Whoa. Wait. What? A meeting? I couldn’t believe my ears.  This was not going to be simple.  Before Mr. Sugar would even consider adding Antonio to his class, he wanted to discuss it with me, Antonio, and the Guidance Counselor.  That was not my plan. Did it. Done.  That was my plan! I wasn’t mad.  I was just really caught of guard.  I was also very nervous!  In my heart, I already knew it was over. You know, the mommy-can-fix-everything era.  As it should be, I suppose, that dwindles away quickly when a child enters High School.  Trust me, if you haven’t already experienced it, High School is a slap in the egotistical-mom-face! Kids are exposed to so much more than they ever were, and it is not under mom’s watchful eye.  Mr. Sugar got straight to the point and so did the guidance counselor.  They weren’t at all convinced that Antonio belonged in Leadership.  Imagine a grand entrance into a ball room, with the guest of honor making a graceful entrance while cascading down the spiral stairs.  It’s perfect, until oops….  The guest of honor falls down the stairs, crashing, bumping, colliding, and eventually skidding across the floor at the bottom of the stairs. That was pretty much Antonio’s entrance into High School.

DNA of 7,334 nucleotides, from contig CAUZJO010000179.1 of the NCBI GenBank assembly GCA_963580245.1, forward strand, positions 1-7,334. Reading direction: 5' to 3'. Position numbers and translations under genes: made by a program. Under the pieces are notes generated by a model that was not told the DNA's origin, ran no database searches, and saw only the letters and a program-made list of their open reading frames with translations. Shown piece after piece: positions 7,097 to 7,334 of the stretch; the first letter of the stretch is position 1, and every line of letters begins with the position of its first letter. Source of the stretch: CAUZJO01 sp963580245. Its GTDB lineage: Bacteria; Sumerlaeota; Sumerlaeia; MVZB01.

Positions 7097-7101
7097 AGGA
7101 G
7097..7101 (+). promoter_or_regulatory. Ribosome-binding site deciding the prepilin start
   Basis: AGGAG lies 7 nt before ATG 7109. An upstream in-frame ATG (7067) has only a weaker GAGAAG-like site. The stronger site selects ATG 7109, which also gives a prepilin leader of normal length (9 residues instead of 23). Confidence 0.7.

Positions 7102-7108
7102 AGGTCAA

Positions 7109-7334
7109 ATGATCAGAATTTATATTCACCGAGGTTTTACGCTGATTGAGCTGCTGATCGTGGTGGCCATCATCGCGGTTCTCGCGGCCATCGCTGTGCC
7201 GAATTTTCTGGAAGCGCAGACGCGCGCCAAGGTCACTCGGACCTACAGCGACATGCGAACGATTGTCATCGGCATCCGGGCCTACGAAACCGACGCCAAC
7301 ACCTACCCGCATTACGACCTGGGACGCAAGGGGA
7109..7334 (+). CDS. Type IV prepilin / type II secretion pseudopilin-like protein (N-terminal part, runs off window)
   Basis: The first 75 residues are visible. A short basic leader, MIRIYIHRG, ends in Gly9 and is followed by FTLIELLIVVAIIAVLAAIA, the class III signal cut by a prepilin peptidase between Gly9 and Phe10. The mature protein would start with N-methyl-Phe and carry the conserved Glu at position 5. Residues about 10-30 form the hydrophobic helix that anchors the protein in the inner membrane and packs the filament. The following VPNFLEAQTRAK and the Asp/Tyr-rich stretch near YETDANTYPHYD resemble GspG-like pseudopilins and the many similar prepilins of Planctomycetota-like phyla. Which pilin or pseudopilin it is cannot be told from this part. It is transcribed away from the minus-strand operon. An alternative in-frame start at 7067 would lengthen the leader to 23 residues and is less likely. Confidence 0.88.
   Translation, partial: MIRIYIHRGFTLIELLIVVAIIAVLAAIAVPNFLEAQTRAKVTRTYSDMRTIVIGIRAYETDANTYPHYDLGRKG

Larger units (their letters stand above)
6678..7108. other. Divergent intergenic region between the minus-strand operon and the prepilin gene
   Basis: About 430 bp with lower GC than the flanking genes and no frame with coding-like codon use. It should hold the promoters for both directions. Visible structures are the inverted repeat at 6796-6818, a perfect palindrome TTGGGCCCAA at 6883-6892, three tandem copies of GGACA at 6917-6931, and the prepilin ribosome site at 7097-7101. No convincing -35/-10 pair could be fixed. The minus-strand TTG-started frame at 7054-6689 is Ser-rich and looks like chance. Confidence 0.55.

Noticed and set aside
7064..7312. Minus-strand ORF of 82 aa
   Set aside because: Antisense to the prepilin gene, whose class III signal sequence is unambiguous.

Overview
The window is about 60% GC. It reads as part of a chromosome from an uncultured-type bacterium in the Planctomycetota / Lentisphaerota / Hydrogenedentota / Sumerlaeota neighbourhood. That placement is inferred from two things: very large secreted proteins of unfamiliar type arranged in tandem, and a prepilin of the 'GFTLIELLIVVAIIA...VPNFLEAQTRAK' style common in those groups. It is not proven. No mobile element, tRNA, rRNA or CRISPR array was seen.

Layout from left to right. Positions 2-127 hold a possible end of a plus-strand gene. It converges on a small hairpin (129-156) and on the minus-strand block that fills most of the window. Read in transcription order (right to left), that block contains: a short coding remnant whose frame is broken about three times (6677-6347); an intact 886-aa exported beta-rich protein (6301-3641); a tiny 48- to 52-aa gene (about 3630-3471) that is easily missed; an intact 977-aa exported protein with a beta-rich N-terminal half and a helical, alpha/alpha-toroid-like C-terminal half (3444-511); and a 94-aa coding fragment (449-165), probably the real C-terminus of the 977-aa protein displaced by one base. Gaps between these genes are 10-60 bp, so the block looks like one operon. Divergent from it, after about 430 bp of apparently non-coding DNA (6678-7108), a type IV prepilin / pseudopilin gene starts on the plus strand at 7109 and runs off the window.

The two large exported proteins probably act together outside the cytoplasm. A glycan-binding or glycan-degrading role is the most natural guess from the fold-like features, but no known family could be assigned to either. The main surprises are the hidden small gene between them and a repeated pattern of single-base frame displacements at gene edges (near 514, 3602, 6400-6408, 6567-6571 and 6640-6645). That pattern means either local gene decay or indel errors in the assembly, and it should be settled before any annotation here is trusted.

The confrontation.

So, the powers-that-be had questions and concerns.  My plan was for Antonio to add yet another class, starting much earlier in the morning, in order to make his schedule work to fit in Leadership.  English has been one of Antonio’s best subjects, always.  One month into school, he was doing so-so in his English class and I confess to embellishing on the so-so.  Mr. Sugar asked Antonio about that.  Antonio fumbled and said some contradictory things.  In case you haven’t already guessed, Mr. Sugar doesn’t sugarcoat anything.  That’s why I call him Mr. Sugar.  He has such a sweet effect on the kids, minus all the sugar and processed ingredients.  He looked Antonio straight in the eyes and Antonio shifted his head down, trying to escape the inevitable locked eyes.  “You like to read? You don’t like to read? You couldn’t find a book? You couldn’t find a book that you like?”  He repeated all of Antonio’s responses back to him.  Then he told Antonio that he didn’t have time to decipher his answers.  He needed to trust Antonio  and that in Leadership, if a student says something is green, it’s green.  Period.  He doesn’t question them because they already know that the most important part of their relationship is trust.  The guidance counselor also had that look on his face.  It was that look of seriousness you see in the great movies that depict a special teacher or staff member who turns the lives of their students around, through tough love, high expectations, and the truth.  The ugly, uncomfortable, make you squirm in your chair, truth.  The meeting went on for over an hour.  At one point, I offered to leave the room, in case Mr. Sugar and the guidance counselor thought Antonio wasn’t speaking freely.  Mr. Sugar looked at me, smirked, and said, “well, I could leave the room too, but my son would still know what to say.”  Antonio, probably thinking it would help his case, mentioned that I’ve been telling him about Leadership and like-programs since before he began Middle School.  That was probably only more alarming to our meeting hosts.  If mom wanted her son in Leadership more than the son wanted it, that simply wouldn’t work.